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CP-081 Role of the hospital pharmacist in automatically removing prescription of continuous analgesia pumps in a trauma service
  1. JE Poquet-Jornet1,
  2. A Marti-Llorca1,
  3. N Franco-Ferrando2,
  4. C Cuesta-Grueso1,
  5. A Munilla-Das1,
  6. R Sanjuan-Cervero2,
  7. C Trenor-Gomis3
  1. 1Hospital of Denia, Pharmacy Department, Denia, Spain
  2. 2Hospital of Denia, Orthopedic Trauma Service, Denia, Spain
  3. 3Hospital of Denia, Rehabilitation Service, Denia, Spain

Abstract

Background Nowadays, the management of postoperative pain is a requirement for quality care but the excessive length of use of continuous infusion pumps can be associated with unnecessary costs.

Purpose To find out how the different drugs are used in postoperative pain and how much money can be saved with an automatic stop order in trauma patients.

Materials and methods This study was performed over a period of 8 months from January to August 2013. All the prescriptions in trauma patients for continuous infusions for postoperative pain were automatically stopped 48 h after their prescription. All the analgesics were diluted in sodium chloride 1000 mL and infused over 24 h. We knew, from an earlier pilot study, that analgesics pumps were usually used for five days.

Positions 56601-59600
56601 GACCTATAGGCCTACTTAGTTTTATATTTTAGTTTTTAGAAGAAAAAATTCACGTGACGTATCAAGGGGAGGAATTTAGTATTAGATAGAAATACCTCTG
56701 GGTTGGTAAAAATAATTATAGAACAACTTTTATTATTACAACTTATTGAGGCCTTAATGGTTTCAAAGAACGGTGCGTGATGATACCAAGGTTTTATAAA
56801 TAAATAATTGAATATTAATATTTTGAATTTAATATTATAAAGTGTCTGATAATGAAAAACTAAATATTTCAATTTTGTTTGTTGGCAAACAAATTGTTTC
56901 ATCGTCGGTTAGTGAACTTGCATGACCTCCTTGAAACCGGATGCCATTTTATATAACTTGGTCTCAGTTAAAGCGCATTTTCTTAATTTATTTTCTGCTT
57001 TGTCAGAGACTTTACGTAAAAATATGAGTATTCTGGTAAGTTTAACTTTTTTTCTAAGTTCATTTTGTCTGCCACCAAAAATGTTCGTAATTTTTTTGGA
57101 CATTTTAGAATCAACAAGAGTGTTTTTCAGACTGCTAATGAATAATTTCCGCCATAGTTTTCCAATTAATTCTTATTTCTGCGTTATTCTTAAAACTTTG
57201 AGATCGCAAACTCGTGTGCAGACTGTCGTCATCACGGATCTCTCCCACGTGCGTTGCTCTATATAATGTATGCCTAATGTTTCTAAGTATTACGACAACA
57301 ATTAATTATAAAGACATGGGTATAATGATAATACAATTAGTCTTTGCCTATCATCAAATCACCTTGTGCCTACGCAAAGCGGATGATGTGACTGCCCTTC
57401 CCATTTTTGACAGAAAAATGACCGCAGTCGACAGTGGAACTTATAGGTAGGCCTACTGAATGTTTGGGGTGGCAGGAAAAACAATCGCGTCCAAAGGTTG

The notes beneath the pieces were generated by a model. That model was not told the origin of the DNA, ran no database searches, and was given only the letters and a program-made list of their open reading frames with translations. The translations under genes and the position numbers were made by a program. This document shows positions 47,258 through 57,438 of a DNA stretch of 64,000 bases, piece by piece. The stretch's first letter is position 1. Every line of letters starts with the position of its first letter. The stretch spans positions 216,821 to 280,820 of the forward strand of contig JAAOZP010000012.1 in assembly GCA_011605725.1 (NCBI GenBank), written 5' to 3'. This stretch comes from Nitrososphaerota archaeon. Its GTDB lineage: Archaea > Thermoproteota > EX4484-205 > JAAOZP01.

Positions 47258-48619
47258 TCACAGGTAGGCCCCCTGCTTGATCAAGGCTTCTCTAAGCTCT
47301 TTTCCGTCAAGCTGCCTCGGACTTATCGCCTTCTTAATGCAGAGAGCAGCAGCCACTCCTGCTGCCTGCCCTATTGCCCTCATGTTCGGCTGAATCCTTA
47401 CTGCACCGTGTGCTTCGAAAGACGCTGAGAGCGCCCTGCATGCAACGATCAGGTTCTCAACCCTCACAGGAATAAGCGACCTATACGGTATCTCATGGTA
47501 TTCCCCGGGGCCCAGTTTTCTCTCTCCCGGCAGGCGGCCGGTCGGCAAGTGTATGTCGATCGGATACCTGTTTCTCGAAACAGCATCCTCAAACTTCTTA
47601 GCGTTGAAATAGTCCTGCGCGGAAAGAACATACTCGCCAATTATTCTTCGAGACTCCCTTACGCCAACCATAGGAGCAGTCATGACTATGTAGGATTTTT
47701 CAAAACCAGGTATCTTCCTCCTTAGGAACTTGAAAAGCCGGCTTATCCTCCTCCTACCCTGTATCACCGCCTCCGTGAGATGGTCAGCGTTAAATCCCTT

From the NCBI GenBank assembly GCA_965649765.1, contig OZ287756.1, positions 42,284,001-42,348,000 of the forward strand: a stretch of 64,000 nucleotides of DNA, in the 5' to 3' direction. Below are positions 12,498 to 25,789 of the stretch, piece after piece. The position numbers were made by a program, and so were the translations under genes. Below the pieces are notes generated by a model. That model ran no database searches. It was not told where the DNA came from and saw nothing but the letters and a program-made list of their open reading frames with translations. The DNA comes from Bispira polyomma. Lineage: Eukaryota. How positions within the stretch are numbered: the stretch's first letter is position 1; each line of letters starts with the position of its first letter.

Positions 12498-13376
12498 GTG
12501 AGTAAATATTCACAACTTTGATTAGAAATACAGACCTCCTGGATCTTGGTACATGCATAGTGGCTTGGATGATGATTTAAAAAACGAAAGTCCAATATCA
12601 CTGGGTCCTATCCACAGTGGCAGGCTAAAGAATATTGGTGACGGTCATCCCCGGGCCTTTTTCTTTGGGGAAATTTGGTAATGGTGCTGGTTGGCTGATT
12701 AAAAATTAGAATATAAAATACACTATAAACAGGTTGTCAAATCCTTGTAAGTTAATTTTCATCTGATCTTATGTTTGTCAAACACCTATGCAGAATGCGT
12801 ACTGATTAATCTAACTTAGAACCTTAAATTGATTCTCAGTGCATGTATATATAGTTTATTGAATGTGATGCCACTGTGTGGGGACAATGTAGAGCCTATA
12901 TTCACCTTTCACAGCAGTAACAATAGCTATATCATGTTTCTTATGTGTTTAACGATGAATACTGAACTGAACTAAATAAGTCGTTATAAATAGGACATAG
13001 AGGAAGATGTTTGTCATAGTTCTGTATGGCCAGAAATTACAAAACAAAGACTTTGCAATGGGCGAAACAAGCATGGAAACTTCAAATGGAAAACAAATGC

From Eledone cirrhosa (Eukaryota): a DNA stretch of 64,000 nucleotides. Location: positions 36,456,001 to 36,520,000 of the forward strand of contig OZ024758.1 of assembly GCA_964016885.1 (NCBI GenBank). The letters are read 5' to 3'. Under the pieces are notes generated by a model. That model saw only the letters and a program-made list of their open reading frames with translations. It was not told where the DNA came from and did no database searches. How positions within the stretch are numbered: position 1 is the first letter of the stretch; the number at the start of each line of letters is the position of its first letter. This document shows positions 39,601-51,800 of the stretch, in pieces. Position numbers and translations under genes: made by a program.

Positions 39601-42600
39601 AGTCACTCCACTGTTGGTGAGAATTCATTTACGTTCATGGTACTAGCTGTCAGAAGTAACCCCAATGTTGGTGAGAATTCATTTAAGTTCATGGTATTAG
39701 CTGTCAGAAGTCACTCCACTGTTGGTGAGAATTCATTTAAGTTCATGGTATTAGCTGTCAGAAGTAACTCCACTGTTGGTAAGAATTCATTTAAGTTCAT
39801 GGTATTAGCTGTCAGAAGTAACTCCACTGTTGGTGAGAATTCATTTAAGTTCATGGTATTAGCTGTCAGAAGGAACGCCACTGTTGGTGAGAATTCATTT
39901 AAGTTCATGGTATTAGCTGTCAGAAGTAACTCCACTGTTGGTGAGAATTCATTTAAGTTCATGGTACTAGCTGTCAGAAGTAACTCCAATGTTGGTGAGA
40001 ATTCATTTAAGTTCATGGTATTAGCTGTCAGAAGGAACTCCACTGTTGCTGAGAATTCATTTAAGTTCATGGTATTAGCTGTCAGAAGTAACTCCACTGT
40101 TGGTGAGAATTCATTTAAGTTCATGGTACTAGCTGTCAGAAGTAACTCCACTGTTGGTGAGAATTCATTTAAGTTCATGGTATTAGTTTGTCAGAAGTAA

Results During the period of study, we validated 43 different analgesic bags for 224 patients. The most frequent continuous pumps were: metamizole 6 g plus metoclopramide 30 mg (17.9%); metamizole 6 g plus dexketoprofen 150 mg (12.6%); dexketoprofen 150 mg plus tramadol 150 mg plus metoclopramide 10 mg (9.8%) and dexketoprofen 150 mg (9.4%). Continuous infusion of the analgesia led to a reduction of pain scores for all the patients in the first 48 h postoperatively. The cost of the analgesia for 48 h was 1,388 € but if the analgesic pumps had not been removed by the pharmacy department, the cost would have increased to 3,471 €. So, the total savings were 2,066 €.

Conclusions Pharmaceutical intervention reduced the cost associated with an excessive duration of post-surgical analgesia with continuous pumps for trauma patients.

No conflict of interest.

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